Hey guys! I’m turning the blog over to Chelsea today! She has such a a great story about becoming a runner; I’m sure you’ll love reading this as much as I did. Thanks again so much for your post Chelsea!!
Happy greeting to you all! Aren’t you so thankful for TeriLyn? [awww, thanks! :)] I hope women can find freedom and wholeness through health. Not just physical health, but emotional and spiritual health as well. I believe that every woman is powerful and beautiful and unique. My hope is that we can break the lies about our bodies and ourselves so that we can Live Free and Be Fit together!
I grew up overweight and blissfully unaware. I played sports, wore overalls and ate Nestle cookie dough right out of the sleeve like it was going out of style. It wasn’t until my teen years that I began to notice my extra 4 inches, both in height and width, were not normal. Thus began my unhealthy relationship with running.
Up through college I used running as a means of punishment for the occasional crazy night with Ben & Jerry or really any kind of poor eating. I would lace up and hate every step I took and every bite I inhaled. Treadmill or outside, it didn’t matter. I hated running. But like most unhealthy relationships, I couldn’t let it go.
It wasn’t until I was preparing to get married that I realized, I need to get healthy. Not skinny. Healthy. Because this incessant insecurity and punishment cycle, just isn’t working for me anymore.
I did a lot of research, sought wisdom from a lot of people and began my journey to whole and healthy. This looked like healing my relationship with food that was all out of wack. This looked like realizing exercise isn’t punishment, its medicine and love for your body. This looked like forgiving people who have hurt me and letting go of that anger. And of course, that took time.
One year, 30 pounds down, and a renewed mind later, I felt like I could take on the world. All done without any serious running. Score!
A year past, I kept up my same routine of exercise and diet and I maintained my weight loss for a year. Not too shabby! But something in me was craving a change.
When my girlfriend, who was pregnant I might add, asked me to train for a half marathon with her, I could not turn her down. If a pregnant lady wanted run a half marathon, I could certainly do it!
I had already made a resolution to not weigh myself for 2014, so weight loss would not be my motivation for running this 13.1 miles. But the idea of actually running that far was overwhelming. I could barely string 3 miles together and these plans had me running 4-5 miles a day! With long runs of 9, 10, 11, 12 miles! Are you kidding me?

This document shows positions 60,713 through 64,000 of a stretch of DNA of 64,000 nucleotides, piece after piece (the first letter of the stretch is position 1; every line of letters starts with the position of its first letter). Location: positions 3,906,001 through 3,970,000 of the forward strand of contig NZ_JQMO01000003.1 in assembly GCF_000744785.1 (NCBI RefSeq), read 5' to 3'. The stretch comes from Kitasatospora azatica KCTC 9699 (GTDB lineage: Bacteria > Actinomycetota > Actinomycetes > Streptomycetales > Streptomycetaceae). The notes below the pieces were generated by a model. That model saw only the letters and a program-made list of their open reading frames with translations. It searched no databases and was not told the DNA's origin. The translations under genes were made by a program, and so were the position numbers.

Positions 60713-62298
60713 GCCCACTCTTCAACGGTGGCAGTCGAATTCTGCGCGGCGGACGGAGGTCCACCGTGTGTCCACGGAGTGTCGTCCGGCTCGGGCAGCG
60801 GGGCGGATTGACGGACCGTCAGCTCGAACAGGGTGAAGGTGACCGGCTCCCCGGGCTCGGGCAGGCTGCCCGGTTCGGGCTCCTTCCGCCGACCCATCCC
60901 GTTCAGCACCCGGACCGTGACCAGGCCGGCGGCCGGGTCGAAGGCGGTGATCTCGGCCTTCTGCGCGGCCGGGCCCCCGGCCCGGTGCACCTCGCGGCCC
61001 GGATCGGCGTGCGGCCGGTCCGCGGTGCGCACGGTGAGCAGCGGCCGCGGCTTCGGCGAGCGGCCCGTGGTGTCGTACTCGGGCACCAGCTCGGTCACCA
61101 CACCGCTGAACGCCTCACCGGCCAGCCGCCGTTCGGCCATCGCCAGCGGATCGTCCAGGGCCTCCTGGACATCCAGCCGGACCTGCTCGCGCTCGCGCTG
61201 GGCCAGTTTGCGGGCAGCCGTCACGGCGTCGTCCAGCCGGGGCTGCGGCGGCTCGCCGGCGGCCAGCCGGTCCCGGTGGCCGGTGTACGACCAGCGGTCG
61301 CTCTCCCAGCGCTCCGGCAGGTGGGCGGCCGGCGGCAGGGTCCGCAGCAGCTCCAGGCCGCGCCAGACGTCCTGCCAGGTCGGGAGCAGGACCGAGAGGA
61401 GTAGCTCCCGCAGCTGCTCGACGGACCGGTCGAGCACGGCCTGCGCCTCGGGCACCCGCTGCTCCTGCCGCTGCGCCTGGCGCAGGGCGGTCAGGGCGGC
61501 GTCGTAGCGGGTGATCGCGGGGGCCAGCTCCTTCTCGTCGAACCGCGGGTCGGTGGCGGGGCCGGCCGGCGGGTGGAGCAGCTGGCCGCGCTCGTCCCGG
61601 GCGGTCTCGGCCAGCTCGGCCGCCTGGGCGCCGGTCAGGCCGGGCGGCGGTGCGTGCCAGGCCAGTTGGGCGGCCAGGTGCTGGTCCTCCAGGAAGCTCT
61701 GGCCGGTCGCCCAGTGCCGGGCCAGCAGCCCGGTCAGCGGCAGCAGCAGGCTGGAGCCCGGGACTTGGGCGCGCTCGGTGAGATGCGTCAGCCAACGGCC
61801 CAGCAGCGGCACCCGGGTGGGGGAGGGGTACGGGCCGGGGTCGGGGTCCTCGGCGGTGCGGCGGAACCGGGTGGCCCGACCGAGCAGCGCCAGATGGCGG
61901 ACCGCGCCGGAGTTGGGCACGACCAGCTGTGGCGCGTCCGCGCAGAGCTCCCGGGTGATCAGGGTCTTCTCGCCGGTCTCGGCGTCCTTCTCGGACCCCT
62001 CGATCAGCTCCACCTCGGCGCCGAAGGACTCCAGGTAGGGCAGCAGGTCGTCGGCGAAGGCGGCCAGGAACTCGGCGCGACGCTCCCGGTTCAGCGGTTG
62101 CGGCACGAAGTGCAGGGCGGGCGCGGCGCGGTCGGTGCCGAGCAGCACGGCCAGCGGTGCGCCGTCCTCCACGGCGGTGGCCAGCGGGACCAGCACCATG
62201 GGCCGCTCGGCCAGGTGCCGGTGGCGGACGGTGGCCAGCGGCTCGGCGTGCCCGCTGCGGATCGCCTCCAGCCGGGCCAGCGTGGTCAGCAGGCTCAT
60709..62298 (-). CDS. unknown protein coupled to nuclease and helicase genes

I eventually landed on a plan that would fit my schedule and just did it. I didn’t look ahead in the plan. I didn’t measure my waist line as I went. I didn’t time it. I just ran.
Day by day I gained confidence. I started filling my mind with encouragements and enjoying the scenery as the miles passed. I would finish these runs and feel this inexplicable sense of accomplishment and strength. It was addicting.
Soon I began loving my runs. They were a time to challenge myself, reflect, and pray. They were peaceful and hard and emotional at times, but I loved it. I loved learning that my body was capable of so much more than I had used it for in the previous 23 years! I was proud of myself.
Before I knew it, I was reading running blogs and shopping for a good Gu. Wait. Had I become a runner?
I had always reserved the title “runner” for thin, spandex/visor wearing women but somewhere along the process I joined their ranks. I became a runner. I ran my race. And although I am no longer training or logging as many miles as I once was, I am convinced I am a runner. Because being a runner has nothing to do with your appearance and everything to do with the practice and love of the sport.
So if you are a beginner, dabbling with the idea of running, I challenge you to jump in with a good pair of shoes, own the process and say the sentence “I am a runner” until you believe it. You can do it and it will be worth it!